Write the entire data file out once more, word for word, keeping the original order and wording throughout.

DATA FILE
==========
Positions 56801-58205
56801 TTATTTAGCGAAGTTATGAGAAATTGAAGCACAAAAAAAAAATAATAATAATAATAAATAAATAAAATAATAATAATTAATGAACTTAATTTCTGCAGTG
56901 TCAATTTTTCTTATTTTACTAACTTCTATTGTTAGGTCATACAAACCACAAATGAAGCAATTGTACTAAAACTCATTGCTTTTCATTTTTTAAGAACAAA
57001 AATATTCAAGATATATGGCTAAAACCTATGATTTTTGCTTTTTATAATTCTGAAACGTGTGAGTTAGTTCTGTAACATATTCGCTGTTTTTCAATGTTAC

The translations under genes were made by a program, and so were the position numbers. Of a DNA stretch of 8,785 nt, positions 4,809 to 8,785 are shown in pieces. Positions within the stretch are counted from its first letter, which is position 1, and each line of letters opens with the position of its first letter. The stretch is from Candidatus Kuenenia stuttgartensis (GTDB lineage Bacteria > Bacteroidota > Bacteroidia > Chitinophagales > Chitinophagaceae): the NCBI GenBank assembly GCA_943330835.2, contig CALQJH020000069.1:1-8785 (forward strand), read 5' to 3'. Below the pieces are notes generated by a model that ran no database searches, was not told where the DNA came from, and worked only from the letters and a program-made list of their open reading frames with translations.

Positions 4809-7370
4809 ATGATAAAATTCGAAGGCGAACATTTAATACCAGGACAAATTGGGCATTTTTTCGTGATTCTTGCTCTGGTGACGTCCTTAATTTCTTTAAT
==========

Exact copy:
Positions 56801-58205
56801 TTATTTAGCGAAGTTATGAGAAATTGAAGCACAAAAAAAAAATAATAATAATAATAAATAAATAAAATAATAATAATTAATGAACTTAATTTCTGCAGTG
56901 TCAATTTTTCTTATTTTACTAACTTCTATTGTTAGGTCATACAAACCACAAATGAAGCAATTGTACTAAAACTCATTGCTTTTCATTTTTTAAGAACAAA
57001 AATATTCAAGATATATGGCTAAAACCTATGATTTTTGCTTTTTATAATTCTGAAACGTGTGAGTTAGTTCTGTAACATATTCGCTGTTTTTCAATGTTAC

The translations under genes were made by a program, and so were the position numbers. Of a DNA stretch of 8,785 nt, positions 4,809 to 8,785 are shown in pieces. Positions within the stretch are counted from its first letter, which is position 1, and each line of letters opens with the position of its first letter. The stretch is from Candidatus Kuenenia stuttgartensis (GTDB lineage Bacteria > Bacteroidota > Bacteroidia > Chitinophagales > Chitinophagaceae): the NCBI GenBank assembly GCA_943330835.2, contig CALQJH020000069.1:1-8785 (forward strand), read 5' to 3'. Below the pieces are notes generated by a model that ran no database searches, was not told where the DNA came from, and worked only from the letters and a program-made list of their open reading frames with translations.

Positions 4809-7370
4809 ATGATAAAATTCGAAGGCGAACATTTAATACCAGGACAAATTGGGCATTTTTTCGTGATTCTTGCTCTGGTGACGTCCTTAATTTCTTTAAT